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Just because practically nobody in 2016 voted for Jeb Bush doesn’t mean America should be denied the kind of policies a third Bush as President would have implemented.

Perhaps of relevance: From Politico last year:

Trump learning to love Bush aides

The president’s administration is increasingly tapping Bush-era officials as staffing woes persist.

By TARA PALMERI 04/17/2017 05:12 AM EDT Updated 04/17/2017 12:16 PM EDT

Throughout his presidential campaign, Donald Trump repeatedly declared that “the last thing we need is another Bush,” as he vowed to take on two political dynasties — the Bushes and the Clintons.

But as president, Trump has been increasingly dipping into the talent pool from the George W. Bush administration that he regularly vilified during the campaign to now fill critical administration posts.

Trump promised to drain the swamp and rely on Washington outsiders, but nearly 100 days into his term, the staffing and political realities have set in, and his team has been turning to some of the top old hands of the Bush administration.

 
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  1. Noticer says:

    And, for the most part, the policies of a third Bush president are what we’re getting from Trump.

    • Replies: @binkyxz3
  2. Jeff Sessions’ hands are all over the Op-Ed. He has reason to want to strike back at Trump, especially given that Trump is on the verge of firing Sessions.

    And once Sessions is gone, Trump will declare a full fledged amnesty to make peace with the Dems, and will be laughing his behind off at all the suckers who trusted his promises

  3. Jeff Sessions’ hands are all over the Op-Ed. He has reason to want to strike back at Trump, especially given that Trump is on the verge of firing Sessions.

    And once Sessions is gone, Trump will declare a full fledged amnesty to make peace with the Dems, and will be laughing at all the suckers who trusted his promises

  4. inertial says:

    The Anonymous should be easy to find. All you have to do is to identify a government official who sabotages Trump’s policies. Piece of cake.

    • Replies: @anonymous
  5. Pretty clear that the left thought this was a win-win which would cause Trump to distrust his staff. Regardless of if it’s real or not, which I give a 50/50 chance. I’m sure if I was as cynical as NYT operatives I would give it a much lower chance of being real.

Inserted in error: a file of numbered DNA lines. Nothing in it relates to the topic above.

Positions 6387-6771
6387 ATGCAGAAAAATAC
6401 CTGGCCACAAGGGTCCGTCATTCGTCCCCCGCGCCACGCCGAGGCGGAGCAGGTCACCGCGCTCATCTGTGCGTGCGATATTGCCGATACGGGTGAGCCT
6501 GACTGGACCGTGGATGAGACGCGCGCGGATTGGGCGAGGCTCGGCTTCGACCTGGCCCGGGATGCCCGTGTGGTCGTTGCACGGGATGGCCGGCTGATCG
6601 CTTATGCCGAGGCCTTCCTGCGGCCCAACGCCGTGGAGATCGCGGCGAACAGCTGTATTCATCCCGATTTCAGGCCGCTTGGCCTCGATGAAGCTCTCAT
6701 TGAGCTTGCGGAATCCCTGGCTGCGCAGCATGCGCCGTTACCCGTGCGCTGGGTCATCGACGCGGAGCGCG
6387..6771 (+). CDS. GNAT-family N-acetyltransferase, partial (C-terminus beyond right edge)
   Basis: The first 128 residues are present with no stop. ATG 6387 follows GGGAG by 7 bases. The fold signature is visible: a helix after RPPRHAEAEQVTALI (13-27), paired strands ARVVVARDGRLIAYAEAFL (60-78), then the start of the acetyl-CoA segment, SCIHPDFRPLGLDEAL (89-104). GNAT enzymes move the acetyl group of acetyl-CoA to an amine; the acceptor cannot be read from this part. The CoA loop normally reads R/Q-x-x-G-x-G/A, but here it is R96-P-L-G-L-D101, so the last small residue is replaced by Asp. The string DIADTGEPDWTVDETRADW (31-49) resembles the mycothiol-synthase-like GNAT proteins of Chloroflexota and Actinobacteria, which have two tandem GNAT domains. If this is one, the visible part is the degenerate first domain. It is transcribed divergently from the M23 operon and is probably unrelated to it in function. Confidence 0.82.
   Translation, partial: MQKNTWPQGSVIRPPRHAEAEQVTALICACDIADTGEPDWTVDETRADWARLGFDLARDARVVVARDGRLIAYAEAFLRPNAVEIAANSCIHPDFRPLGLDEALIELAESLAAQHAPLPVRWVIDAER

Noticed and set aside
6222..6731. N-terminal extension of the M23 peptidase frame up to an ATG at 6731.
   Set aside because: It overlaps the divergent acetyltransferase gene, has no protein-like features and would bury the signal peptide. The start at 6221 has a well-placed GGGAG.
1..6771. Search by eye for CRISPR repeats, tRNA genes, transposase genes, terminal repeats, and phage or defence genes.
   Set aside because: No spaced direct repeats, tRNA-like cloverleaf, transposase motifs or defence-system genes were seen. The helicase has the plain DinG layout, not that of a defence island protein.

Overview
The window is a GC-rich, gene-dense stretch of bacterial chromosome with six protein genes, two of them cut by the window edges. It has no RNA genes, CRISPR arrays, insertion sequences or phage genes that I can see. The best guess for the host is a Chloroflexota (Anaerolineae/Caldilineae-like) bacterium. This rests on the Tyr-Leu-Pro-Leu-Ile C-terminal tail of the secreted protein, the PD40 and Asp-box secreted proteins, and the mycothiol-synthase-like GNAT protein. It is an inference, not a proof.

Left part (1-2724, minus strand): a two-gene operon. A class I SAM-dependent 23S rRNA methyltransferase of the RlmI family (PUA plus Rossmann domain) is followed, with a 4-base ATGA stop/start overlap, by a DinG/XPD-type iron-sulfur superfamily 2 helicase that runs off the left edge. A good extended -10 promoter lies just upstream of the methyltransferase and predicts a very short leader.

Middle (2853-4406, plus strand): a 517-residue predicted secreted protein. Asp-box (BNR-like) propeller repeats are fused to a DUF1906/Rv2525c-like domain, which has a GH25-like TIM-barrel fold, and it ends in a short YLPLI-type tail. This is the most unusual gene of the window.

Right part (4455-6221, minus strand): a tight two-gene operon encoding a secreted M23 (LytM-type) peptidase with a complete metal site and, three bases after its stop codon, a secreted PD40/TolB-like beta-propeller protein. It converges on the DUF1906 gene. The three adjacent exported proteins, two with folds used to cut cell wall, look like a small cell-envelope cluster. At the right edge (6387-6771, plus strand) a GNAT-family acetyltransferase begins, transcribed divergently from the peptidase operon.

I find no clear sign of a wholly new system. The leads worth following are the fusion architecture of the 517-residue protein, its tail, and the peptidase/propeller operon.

Trump should make it clear that he’s making a list and checking it twice of “senior staff” that aren’t living up to the job. He should leave it at that and concentrate on getting Kavanaugh nominated. On the other hand, who am I to tell Trump what to do, he took on the media and political establishments single handedly and won. I’m sure he can figure out how to handle a mole.

  6. I’m with the Instapundit on this in that if, or when, this dude’s identity is found out, he will not have been as “senior” as the NYT let on. After all, with the midterms right around the corner, the libs have a lot to gain by running with the “White House in Chaos” headlines. When the name is revealed, everyone who hated the NYT will still hate them, the left will applaud the effort, and the low information voters will only remember the “chaos” meme and not that the anonymous writer turned out to be a less important than the White House pastry chef.

    • Replies: @El Dato
    , @njguy73
    , @Tim
    , @PapayaSF
  7. BenKenobi says:

    Fugg alert:

    On Wednesday’s TDS Sven and Enoch speak highly of Mr. Unz’s latest American Pravda entry.

    And heeeeere come the pretzels!

  8. Anon[419] • Disclaimer says:

    NeverTrump never gives up, apparently. THEIR Republican party, not OURS, is the party of endless free trade agreements, Middle Eastern wars, immigration, and obscene tax cuts for the rich. For years the polls have said that, but only in 2016 was it finally realized. Their Republican party picked it’s hill and died in the last election, but like a zombie it rises again.

    My theory: neocons realized they have no place in the democrat party, no matter how hard they try. So, they are trying to take back the Republican party for themselves. See the National “Against Trump” Review’s latest issue attacking the idea of the FCC preventing huge tech corporations from censoring conservatives; Truecons actually have don’t have a problem with this censorship as their Republican party is really just a vehicle for enhancing their wealth while allowing them to remain in polite DC society. Under Trump, they ain’t getting invited to the cocktail parties like they used to and that’s just sad.

    These people are just awful, and there’s no other way to put it. Under Obama, what exactly did they “conserve”? Our borders? Hell no. Our principles? Nope – spying is great! Our jobs? Woo, hoo – sign that South Korean free trade deal Obama! Our values? What values? Our religious freedoms? Sue that bigoted baker! Our speech? Free speech is hate speech, don’t you get that rube? Limited government? Raise the deficit! Congressional work ethic? Please – pass that salary raise and see me a three day workweek. … they couldn’t even preserve school bathrooms for male and female. Losers.